Celebrating Food! Celebrating Life!

Kerabu Pucuk Paku – Fiddlehead Fern Salad

The “summer heat” in Singapore on most days these few weeks have reached the point of being unbearable. Save for the last few rainy nights which lent to breezy mornings and cloudy days, the rest of the time is basically hot hot hot! This kinda weather calls for something spicy and provocative to work up one’s appetite. Chanced upon some beautiful pucuk paku pakis on my most recent trip to the wet market and it is time to whip up a quick kerabu which is perfect for a homecooked meal!

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Pucuk paku pakis is the colloquial name for fiddlehead fern which once grow abundantly as an undergrowth crop in our tropical rainforests.  Owing to the high humidity the forest cover provides, the fern shoots are usually very tender and ideal for eating. With urbanisation, logging and oil palm plantations to induce deforestation and land clearing activities, the fiddlehead fern is no longer commonly seen in our markets as in the past. This is my first enounter here in Singapore for over the last 2-3 years.

The culture of eating fern shoots is not unique to our region. Midin is a very closely related species which is commonly found in Sarawak while further up north in Taiwan, birdnest fern shoots from the high altitude cloudforests are also popular in tribal cuisines In rural parts of Korea and China, particular those of the 朝鲜族 Joseonjok minority group in the northeastern regions, a temperate species of fiddlehead fern is also harvested for a cold dish called 拌蕨菜.
The condiments needed for the dish is very standard “kerabu” like. The base is made with fresh red chilies, calamansi lime juice and fermented shrimp paste to be processed into sambal belacan while the remaining ingredients act mostly as aromatics to support the flavour profile of the dish. Dried shrimp (udang kering) to boost the umami flavours alongside belacan used, torch ginger bud (bunga kantan) and kaffir lime leaves (daun limau purut) for their interplay of aromatics, toasted grated cococut (kerisik) for a nutty profile and sliced shallots (bawang merah) for a slight hint of astringency. To make the dish more “hearty”, I’d added prawns as well.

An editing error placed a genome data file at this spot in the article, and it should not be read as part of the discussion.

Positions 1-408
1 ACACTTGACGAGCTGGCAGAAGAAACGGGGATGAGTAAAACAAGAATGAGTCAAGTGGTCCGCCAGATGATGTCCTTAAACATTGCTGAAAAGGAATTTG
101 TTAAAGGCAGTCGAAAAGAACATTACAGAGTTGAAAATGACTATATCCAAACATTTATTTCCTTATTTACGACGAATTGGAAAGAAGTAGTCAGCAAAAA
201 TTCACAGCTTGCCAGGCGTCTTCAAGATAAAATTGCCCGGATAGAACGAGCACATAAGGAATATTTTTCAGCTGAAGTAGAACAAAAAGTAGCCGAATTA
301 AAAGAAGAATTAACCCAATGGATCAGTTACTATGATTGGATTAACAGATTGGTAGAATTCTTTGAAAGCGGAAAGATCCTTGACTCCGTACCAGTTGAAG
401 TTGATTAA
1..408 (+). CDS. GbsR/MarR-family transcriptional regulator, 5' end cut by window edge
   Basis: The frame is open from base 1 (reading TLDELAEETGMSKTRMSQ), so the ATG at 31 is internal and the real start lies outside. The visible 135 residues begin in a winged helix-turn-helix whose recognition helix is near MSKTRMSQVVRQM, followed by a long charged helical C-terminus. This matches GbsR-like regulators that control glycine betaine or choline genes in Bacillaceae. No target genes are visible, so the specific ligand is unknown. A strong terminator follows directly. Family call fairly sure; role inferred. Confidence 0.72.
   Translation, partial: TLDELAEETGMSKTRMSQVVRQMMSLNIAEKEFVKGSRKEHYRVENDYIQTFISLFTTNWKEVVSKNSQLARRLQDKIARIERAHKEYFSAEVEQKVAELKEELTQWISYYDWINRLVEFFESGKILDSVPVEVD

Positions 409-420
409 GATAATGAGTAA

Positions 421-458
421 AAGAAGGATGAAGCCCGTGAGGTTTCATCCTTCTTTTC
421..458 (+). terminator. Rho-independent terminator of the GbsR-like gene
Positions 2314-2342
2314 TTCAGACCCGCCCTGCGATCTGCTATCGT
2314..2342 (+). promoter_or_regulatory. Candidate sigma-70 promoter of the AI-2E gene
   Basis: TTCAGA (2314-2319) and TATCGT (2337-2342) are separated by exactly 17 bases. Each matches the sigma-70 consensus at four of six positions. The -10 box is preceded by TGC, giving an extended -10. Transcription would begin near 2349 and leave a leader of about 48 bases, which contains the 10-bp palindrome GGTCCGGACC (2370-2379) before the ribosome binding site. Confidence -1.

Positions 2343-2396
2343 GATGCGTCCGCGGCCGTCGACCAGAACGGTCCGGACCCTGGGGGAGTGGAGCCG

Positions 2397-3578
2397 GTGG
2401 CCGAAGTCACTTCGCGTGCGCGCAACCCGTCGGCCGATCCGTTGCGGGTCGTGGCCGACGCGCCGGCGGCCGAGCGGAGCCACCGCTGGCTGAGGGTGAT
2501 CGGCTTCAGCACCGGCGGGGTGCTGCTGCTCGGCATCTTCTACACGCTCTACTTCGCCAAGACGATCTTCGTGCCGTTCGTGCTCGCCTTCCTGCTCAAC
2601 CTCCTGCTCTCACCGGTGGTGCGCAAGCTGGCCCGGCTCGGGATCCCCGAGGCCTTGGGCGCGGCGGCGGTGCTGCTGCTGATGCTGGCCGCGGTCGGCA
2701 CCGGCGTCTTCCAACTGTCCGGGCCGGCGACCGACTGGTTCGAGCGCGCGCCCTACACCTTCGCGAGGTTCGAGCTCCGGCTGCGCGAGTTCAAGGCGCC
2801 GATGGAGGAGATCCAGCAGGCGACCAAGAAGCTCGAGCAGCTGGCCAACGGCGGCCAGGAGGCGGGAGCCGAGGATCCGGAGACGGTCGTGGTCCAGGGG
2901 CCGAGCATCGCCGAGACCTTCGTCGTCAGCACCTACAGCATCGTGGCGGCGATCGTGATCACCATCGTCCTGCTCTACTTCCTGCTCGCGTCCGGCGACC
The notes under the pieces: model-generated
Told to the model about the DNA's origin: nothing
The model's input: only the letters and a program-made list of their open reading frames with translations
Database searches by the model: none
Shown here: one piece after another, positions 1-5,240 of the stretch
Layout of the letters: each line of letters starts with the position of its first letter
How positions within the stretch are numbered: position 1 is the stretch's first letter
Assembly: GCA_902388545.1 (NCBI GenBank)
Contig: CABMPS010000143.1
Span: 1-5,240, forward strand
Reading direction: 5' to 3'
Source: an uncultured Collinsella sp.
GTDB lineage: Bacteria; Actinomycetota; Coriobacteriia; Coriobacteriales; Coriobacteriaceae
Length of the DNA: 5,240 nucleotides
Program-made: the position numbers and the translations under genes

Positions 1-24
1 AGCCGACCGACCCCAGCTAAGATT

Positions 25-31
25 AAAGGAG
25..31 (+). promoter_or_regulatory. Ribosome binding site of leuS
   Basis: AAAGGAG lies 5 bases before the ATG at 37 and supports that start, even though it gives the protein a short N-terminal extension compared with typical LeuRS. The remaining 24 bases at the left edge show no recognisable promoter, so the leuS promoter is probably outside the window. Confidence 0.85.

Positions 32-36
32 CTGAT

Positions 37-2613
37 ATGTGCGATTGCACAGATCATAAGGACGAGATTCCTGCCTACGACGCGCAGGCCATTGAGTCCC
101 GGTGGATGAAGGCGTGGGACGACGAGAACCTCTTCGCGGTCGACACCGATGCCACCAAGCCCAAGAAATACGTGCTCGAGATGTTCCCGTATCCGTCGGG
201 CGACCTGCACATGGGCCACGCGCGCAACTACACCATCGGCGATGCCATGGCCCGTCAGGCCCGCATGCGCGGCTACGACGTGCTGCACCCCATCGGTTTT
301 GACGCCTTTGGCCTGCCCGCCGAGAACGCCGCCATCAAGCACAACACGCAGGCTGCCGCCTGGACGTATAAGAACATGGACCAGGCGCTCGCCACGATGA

I’d cooked some dishes to enjoy alongside the kerabu pucuk paku for a homecooked lunch…
Telor Tempra is a classic Peranakan daily dish (laok ari ari) which is incidentally my to-go-to dish whenever I run out of ideas of things to whip up. It is so easy to cook yet so so yummy.
Rendang Daging Padang is a classic Indonesian dish which is well-liked by many. I like to cook a big batch of it, have them individually vacuum packed and frozen to enjoy whenever I feel like eating.

And of course the star of the day is the Kerabu Pucuk Paku which was ideal to cut through the richness of the rendang. Here’s my recipe on how one can prepare this dish at home should one score a lovely bunch of it!

Kerabu Pucuk Paku Fiddlehead Fern Salad (serves 3-4)

250g fiddlehead fern shoots (use only the tips)
6-8 large prawns, peeled and deveined
5-6 fresh red chilies
50g dried shrimp, pulverise into floss
1 tbsp toasted belacan powder
3-4 tbsp calamansi lime juice (from about 6-8 fresh limes)
1 torch ginger bud, julienned
3-4 shallots, peeled and julienned
1 young kaffir lime leaf, julienned
1 tbsp kerisik (toasted grated coconut) or toasted peanuts
Sugar and salt (adjust to taste)

Pound or blend red chilies, toasted belacan powder, calamansi lime juice into a coarse paste to make sambal belacan. Season with sugar and more salt if needed.
Blanch the tips of fiddlehead fern shoots until they are nicely soften. It should not be too soft either so that there is still a nice crunch to it. Blanch the peeled prawns until they are just cooked.
Place the cooked fern tips and prawns in a mixing bowl. Add dried shrimp floss, julienned torch ginger bud, shallots, kaffir lime leaf, kerisik and sambal belacan in to the bowl and give everything a good toss.
Plate up and garnish with more julienned torch ginger bud, kerisik, kaffir lime leaf if needed.
Serve immediately.


2 responses

  1. Liling

    HI , I have been finding Paku in sg but can’t find . May I know which wet market u bought the Paku from ??? 😬 thanks in advance

    November 28, 2017 at 12:35 pm

    • Alan (travellingfoodies)

      They are seasonal. You can try the wet markets which the malay communities frequent, like geylang serai, bedok south and chai chee. But they are not available all year round.

      November 28, 2017 at 12:52 pm

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